By Christina Armeni

Every fall the University of Maryland invites families and students to take on three days of Terp life with themed meals, information sessions and performances. This year’s family weekend, taking place September 21-23, was nothing less than usual.

On Friday, September 21, attendees gathered in The Clarice Smith Performing Arts Center to watch a performance of “Shamilton,” an improv comedy-musical depicting an audience-picked historical figure or modern day celebrity. Originated by critically acclaimed improv troupe “Baby Wants Candy,” “Shamilton” is clearly a pun riffing off of the Broadway hit “Hamilton” by Lin-Manuel Miranda — except instead of $500 to $1000 tickets, “Shamilton” cost students and families $18 and is completely made up on the spot.

The performers, six actors and a two-man band, entered the bare stage enthusiastically, all wearing the same tan clothes. After basic introductions they proceeded to ask the audience to shout out any historical figure or celebrity. Everyone in the crowd started screaming at once.

From the section around me, I heard O.J. Simpson, Kim Kardashian and Bill Nye rattled off. The actors picked out three random names they heard from the audience: Madonna, Babe Ruth, and Elon Musk. After a crowd vote, Elon Musk was decided as the winner. The lights immediately went out and the crowd was taken on a 60 minute improvised musical about Elon Musk, a task I didn’t even know was possible.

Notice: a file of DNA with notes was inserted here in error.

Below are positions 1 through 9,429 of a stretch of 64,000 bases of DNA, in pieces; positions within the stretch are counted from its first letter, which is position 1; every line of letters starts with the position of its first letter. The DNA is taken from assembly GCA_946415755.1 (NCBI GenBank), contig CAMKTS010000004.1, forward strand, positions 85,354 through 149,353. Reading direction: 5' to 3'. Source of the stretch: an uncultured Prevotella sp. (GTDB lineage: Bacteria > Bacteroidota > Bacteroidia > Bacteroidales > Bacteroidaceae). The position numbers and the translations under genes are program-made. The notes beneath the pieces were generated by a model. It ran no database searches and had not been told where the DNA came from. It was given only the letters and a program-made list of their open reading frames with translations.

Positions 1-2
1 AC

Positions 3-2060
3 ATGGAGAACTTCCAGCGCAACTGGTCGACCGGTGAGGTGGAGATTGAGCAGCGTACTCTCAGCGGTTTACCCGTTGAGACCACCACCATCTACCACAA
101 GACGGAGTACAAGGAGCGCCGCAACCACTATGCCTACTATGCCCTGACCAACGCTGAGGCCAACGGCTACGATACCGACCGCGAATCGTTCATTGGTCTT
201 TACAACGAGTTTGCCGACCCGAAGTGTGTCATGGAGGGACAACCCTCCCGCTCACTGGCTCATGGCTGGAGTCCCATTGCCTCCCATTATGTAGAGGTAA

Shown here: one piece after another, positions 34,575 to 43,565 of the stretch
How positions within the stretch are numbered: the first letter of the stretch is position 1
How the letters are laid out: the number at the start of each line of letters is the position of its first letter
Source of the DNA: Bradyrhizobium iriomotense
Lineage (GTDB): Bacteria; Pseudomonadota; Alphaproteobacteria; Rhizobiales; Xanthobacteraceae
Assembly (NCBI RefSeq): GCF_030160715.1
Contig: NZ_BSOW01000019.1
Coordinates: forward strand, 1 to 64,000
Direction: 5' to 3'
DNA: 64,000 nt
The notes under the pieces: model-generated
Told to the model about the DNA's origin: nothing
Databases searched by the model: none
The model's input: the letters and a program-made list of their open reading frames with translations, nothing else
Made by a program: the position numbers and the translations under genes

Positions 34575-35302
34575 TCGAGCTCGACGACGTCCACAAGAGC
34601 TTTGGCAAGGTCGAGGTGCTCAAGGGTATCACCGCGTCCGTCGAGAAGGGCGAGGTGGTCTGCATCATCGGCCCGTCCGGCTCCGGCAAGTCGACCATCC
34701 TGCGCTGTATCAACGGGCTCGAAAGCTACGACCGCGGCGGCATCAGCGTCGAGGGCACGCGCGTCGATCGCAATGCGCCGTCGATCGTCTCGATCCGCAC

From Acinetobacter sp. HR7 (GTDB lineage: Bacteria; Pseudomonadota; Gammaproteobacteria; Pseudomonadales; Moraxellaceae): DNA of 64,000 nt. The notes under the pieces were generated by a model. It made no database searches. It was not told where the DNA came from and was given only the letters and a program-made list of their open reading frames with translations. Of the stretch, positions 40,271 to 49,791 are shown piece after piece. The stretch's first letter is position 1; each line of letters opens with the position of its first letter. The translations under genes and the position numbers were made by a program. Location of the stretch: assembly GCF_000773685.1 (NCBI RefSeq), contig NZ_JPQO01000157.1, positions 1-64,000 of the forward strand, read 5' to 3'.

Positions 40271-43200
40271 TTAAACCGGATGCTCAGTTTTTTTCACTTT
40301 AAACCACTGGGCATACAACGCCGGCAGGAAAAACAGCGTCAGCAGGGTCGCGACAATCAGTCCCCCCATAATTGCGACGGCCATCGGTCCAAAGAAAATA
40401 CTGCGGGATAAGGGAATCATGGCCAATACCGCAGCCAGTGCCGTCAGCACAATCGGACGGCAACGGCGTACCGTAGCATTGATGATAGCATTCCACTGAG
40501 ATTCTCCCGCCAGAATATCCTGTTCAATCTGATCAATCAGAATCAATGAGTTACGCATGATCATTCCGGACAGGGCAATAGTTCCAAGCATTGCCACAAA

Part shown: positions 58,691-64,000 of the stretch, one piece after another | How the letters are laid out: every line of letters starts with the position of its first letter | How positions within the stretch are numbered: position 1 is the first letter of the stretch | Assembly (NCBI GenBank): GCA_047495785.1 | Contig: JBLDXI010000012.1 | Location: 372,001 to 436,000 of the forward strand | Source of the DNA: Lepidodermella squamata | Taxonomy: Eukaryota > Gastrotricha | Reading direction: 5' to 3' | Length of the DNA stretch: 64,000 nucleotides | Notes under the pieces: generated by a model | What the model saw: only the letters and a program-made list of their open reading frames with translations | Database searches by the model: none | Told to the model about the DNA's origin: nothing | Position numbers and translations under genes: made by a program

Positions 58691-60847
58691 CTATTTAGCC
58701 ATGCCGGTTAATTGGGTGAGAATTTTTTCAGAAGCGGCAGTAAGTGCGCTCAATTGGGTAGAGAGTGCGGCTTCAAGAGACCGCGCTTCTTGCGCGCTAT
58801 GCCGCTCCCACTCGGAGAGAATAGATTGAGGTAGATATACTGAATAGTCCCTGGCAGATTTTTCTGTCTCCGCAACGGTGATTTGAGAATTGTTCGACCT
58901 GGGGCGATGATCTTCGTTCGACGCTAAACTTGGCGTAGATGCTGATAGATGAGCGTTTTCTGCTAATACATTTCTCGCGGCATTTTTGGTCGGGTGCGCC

In all honesty, I had low expectations for the show, having experienced far too much bad improv in the past. Surprisingly, “Shamilton,” was outrageously funny and the talent was top notch. The performers rapped and sang probably a dozen songs that were all entirely thought of right before the audience’s eyes. These were no amateurs.

The actors knew exactly what they were doing and were able to swiftly bounce off of each other to create a fluid, well-timed work of art. The plot included appearances by the ghosts of Henry Ford and Steve Jobs, a rap battle between Elon Musk and Bill Gates and a meteor dooming the earth. If you really consider how much time, money and effort goes into creating a musical at any level, you realize how incredible the show was.

The show ended with a standing ovation and roaring crowd. It was clear that this show hit everyone’s funny bone. “Shamilton” was a hilariously entertaining good time, that left me wanting more.

Featured Photo Credit: Courtesy of the University of Maryland’s Family Weekend Website.

Christina Armeni is a freshman journalism major and can be reached at

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